Governor Dayton’s budget proposal part 2: tax reform

After many years of budget deficits and deep cuts to services, it’s time to instead invest in our communities and our future. We’ve long argued for a tax system that more adequately funds our state’s priorities and is based more on the ability to pay.

In his recent budget proposal, Governor Dayton outlines how he thinks Minnesota should achieve those goals. Overall, his tax reform plan raises $2.0 billion that is used to address the state’s $1.1 billion budget shortfall (which rises to $2.0 billion when we account for inflation), and to make new investments, particularly in education (early childhood, K-12 and higher education), economic development and public safety.

The Governor’s tax reform plan includes a number of primary components:

  • It creates a new income tax rate of 9.85 percent on taxable income above $250,000 for married filing joint filers, taxable income above $200,000 for heads of households, and taxable income above $150,000 for single filers. Only the 2.1 percent of Minnesotans with the highest incomes would pay any additional income tax under this proposal. The plan raises $1.1 billion in the FY 2014-15 biennium.
  • It lowers the state’s 6.875 percent sales tax rate to 5.5 percent, and extends the sales tax to items of clothing that cost more than $100, digital goods, and many services purchased by consumers and businesses. The sales tax overhaul raises $2.1 billion in FY 2014-15. The administration estimates that, for consumer purchases, the rate reduction offsets the expansion of the sales tax to more items.
  • It provides a property tax rebate of up to $500 to all Minnesota homeowners, for a total of $1.4 billion in FY 2014-15. Homeowners would apply for the rebate when they file their income taxes in 2014.
  • It lowers the state’s corporate income tax rate from 9.8 percent to 8.4 percent, and ends some current exemptions, including for foreign royalties and foreign operating corporations. Taken together, these efforts to broaden the base and lower the rate are close to “revenue neutral,” raising $4.1 million in FY 2014-15.
  • It lowers the state property tax paid by businesses and cabins by $25 million in FY 2014-15 by preventing the levy from growing with inflation for two years. It also slows the rate of growth starting with taxes paid in 2016.
  • It increases Local Government Aid to cities by $80 million in FY 2015 and raises County Program Aid by $40 million in FY 2015.
  • And it raises taxes on tobacco products, primarily through an increase of 94 cents a pack on cigarettes. This proposal raises $319 million, but seeks to reduce state health care costs in the long term by discouraging tobacco use.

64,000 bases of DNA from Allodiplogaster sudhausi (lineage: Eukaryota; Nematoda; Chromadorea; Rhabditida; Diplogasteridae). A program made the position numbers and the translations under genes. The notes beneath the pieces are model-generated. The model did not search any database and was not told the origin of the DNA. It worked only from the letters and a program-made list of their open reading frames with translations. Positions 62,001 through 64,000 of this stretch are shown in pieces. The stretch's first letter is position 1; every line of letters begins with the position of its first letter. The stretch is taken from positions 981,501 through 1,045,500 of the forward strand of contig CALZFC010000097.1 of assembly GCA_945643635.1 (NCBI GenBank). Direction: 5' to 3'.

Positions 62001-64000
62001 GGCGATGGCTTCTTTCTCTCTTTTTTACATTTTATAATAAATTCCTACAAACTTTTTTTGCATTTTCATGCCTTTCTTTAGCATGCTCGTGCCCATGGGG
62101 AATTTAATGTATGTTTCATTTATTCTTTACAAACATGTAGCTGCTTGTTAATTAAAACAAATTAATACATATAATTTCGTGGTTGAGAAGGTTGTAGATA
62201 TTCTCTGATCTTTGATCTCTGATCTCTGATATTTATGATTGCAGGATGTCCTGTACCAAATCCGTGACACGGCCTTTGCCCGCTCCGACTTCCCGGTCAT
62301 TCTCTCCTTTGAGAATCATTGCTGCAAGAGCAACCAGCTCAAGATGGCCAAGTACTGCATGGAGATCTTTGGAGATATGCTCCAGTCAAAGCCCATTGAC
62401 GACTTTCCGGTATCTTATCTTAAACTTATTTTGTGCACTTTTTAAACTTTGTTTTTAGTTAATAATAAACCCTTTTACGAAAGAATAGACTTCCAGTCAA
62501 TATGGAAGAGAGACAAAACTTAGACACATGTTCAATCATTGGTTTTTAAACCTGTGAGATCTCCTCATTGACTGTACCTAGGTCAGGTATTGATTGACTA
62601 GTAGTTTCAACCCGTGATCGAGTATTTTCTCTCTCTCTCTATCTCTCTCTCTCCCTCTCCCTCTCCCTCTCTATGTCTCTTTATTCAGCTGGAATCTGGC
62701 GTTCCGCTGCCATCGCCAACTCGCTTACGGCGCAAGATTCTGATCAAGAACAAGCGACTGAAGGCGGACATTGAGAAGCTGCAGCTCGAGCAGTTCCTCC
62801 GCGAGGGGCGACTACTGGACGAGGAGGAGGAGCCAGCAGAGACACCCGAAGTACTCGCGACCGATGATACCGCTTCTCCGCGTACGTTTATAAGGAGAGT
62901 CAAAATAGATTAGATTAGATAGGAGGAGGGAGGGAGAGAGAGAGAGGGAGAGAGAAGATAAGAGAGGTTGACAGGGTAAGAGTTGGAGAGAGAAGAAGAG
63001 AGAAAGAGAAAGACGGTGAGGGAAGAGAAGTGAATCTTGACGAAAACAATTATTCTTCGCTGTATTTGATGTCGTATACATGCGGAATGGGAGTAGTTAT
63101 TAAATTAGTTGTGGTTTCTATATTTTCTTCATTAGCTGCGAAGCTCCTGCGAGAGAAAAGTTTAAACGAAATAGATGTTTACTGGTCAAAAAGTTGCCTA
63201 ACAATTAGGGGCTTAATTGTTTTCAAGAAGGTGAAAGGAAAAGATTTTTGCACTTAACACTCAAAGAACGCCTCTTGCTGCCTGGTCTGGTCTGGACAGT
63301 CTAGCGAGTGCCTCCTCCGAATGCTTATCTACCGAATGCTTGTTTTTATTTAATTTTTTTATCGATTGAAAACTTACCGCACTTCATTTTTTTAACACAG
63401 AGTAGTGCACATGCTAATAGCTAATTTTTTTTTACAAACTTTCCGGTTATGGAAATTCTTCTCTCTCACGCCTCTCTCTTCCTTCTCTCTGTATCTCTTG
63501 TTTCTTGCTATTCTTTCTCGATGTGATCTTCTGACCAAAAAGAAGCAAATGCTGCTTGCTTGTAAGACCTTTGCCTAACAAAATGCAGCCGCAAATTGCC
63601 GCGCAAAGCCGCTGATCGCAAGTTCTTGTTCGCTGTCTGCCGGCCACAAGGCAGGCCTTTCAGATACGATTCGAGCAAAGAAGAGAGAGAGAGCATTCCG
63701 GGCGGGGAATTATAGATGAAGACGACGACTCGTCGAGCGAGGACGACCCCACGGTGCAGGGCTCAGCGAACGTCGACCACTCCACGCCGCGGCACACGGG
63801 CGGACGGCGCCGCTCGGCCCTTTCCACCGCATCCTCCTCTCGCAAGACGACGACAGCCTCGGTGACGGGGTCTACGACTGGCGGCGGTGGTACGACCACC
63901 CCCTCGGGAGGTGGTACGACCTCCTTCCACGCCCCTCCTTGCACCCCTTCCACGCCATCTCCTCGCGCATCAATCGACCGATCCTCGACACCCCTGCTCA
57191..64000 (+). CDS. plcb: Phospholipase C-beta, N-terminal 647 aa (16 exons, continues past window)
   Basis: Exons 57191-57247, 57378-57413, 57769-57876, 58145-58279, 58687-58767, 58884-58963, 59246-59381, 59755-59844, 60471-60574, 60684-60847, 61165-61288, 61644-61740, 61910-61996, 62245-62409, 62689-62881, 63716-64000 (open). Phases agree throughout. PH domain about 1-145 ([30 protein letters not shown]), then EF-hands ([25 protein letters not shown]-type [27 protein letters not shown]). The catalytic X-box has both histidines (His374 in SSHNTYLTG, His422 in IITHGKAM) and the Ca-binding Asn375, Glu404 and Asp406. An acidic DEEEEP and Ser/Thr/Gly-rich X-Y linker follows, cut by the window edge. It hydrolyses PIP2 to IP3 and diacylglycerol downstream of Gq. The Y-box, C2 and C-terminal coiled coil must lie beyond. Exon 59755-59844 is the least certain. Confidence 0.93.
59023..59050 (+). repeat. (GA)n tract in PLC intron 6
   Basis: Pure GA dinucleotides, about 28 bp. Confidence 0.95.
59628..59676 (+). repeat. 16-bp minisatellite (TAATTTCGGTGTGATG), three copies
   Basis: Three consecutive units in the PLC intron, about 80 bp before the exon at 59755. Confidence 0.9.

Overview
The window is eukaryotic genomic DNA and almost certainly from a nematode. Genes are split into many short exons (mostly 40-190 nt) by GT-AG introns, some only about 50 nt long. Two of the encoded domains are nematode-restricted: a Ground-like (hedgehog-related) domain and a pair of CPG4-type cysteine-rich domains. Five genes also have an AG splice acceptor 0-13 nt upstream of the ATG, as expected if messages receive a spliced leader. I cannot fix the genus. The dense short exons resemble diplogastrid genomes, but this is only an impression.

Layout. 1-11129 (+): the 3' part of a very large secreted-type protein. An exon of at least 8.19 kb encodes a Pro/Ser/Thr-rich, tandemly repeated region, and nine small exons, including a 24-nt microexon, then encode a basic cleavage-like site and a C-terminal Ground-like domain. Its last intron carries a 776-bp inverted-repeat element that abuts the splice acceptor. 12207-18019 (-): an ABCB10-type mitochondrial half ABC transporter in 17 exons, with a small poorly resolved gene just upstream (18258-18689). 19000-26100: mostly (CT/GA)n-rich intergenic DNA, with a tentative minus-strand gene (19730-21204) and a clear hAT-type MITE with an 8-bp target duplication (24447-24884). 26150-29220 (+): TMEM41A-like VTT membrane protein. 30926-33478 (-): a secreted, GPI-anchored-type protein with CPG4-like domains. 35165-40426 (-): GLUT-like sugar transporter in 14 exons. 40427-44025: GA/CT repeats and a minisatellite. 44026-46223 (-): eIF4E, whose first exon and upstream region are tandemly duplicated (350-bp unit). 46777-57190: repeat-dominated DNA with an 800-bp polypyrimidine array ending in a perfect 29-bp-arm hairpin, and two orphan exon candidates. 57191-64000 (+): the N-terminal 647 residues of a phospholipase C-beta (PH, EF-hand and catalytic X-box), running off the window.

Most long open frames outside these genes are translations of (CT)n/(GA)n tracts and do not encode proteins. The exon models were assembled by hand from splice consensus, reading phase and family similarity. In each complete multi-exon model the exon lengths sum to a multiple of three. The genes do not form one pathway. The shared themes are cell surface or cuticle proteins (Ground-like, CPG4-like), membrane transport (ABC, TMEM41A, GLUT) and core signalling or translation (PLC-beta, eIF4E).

In Minnesota, the highest-income Minnesotans pay a smaller share of their incomes in state and local taxes than middle-income Minnesotans. The Governor’s tax reform plan seeks to close that gap, to make the tax system more fair while also putting the state on a firmer financial footing.

-Nan Madden

About Nan Madden

Nan Madden is director of the Minnesota Budget Project.
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4 Responses to Governor Dayton’s budget proposal part 2: tax reform

  1. Anna Graziano says:

    Hello, regarding the expansion of the sales tax to clothing, do you know if the tax is applied to the value over $100 or is the proposal to have a flat 5.5% tax on the full $100+? Thanks.

    • Nan Madden says:

      The Governor’s Office has a document that explains this in more detail, Fact Check: Sales Tax on Clothing.

      The 5.5 percent sales tax would apply to the full cost of any item of clothing that costs more than $100. If you bought several items of clothing that each cost less than $100, but your total purchase is over $100, you would pay no sales tax.

  2. Mary JOhnson says:

    Please explain the heading that reads “All existing . . . will be subject to 20% sales tax rate reduction to 5.5%.
    I don’t understand the 20% and 5.5% used in this sentence?

    • Nan Madden says:

      Mary’s question refers to the Department of Revenue’s “Sales Tax Base Broadening” document I linked to in my post, which says “All existing and newly taxed items will be subject to 20% sales tax rate reduction to 5.5%.”

      Under the Governor’s tax reform proposal, the state’s sales tax rate would drop from 6.875 percent to 5.5 percent. That is a 20 percent drop in the sales tax rate.

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